In closing arguments, the State contended that the jury could find Appellant guilty of DWI under either theory of intoxication and that the jurors did not have to agree as to which one. The jury found Appellant guilty. The trial court sentenced him to 120 days’ confinement and assessed an $850 fine, probated for twenty-four months.
II. COURT OF APPEALS
On direct appeal, Appellant argued that the trial court erred in submitting a charge that instructed the jury on both the subjective and per se definitions of intoxication when the information alleged only the subjective definition. The Fort Worth Court of Appeals agreed, and holding that the error was harmful, it reversed the trial court’s judgment and remanded the case for a new trial. Crenshaw, 2011 Tex. App. LEXIS 5916.
The court of appeals determined that, because the information did not allege a per se theory of intoxication, Appellant did not have notice that the State would prove per se intoxication and, thus, had no opportunity to prepare the appropriate defense. Id. at *10-13 (citing Otto v. State, 273 S.W.3d 165, 170-71 (Tex. Crim. App. 2008); Reed v. State, 117 S.W.3d 260, 265 (Tex. Crim. App. 2003)). The court of appeals determined that the State’s reliance on State v. Barbernell, 257 S.W.3d 248 (Tex. Crim. App. 2008), was misplaced because, in that case, the State alleged neither definition of intoxication so it was able to prove either. According to the court of appeals, by alleging the subjective definition of intoxication in this case, the State was bound to prove it, and the jury charge impermissibly permitted a conviction on the per se definition. The court also held that the trial court erred to include the per se definition of intoxication, finding that the evidence did not support its inclusion because the retrograde extrapolation evidence was inadequate. See Cook v. State, 884 S.W.2d 485 (Tex. Crim. App. 1994).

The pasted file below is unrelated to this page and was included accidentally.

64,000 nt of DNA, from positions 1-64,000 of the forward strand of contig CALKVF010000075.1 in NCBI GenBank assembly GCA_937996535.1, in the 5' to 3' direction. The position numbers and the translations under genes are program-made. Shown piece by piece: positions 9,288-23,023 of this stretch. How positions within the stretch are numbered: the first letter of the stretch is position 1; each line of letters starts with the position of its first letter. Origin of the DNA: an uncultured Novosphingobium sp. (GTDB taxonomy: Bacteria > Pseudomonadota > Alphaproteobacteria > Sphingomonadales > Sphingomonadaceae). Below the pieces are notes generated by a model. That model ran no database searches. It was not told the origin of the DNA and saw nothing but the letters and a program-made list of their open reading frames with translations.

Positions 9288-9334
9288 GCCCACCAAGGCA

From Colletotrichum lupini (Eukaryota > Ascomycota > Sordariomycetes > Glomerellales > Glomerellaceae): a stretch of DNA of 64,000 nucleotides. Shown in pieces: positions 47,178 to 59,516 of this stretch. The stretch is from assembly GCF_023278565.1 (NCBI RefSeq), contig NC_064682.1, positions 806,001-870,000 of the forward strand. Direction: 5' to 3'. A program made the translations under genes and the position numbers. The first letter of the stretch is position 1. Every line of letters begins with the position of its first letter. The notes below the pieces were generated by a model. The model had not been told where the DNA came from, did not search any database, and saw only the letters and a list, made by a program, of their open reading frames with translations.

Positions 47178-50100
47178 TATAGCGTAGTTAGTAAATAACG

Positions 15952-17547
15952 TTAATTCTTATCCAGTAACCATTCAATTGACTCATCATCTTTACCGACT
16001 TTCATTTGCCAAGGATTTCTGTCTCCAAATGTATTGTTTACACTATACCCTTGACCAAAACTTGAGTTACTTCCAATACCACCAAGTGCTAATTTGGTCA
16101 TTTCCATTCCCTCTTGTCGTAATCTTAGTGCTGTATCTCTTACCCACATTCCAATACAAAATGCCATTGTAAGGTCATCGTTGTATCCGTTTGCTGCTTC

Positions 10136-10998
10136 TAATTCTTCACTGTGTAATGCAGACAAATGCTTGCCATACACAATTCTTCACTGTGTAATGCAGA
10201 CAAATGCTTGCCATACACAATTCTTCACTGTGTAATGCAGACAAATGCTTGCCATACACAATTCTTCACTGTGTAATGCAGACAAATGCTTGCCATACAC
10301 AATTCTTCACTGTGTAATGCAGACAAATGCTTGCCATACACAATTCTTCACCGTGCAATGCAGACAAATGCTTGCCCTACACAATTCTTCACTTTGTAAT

The State appealed to this Court, and we granted discretionary review to address two issues:
(1) Can submission of a jury charge with an application paragraph that tracks the information’s language verbatim erroneously expand on the allegations of the information, constituting charging error?
(2) In light of Barbernell, can abstract submission for both intoxication definitions constitute harmful error under Almanza where the application paragraph tracks the information’s use of the subjective intoxication definition?
Because we hold that the first issue is dispositive, we need not reach the second issue.
III. ARGUMENTS OF THE PARTIES
A. State’s Arguments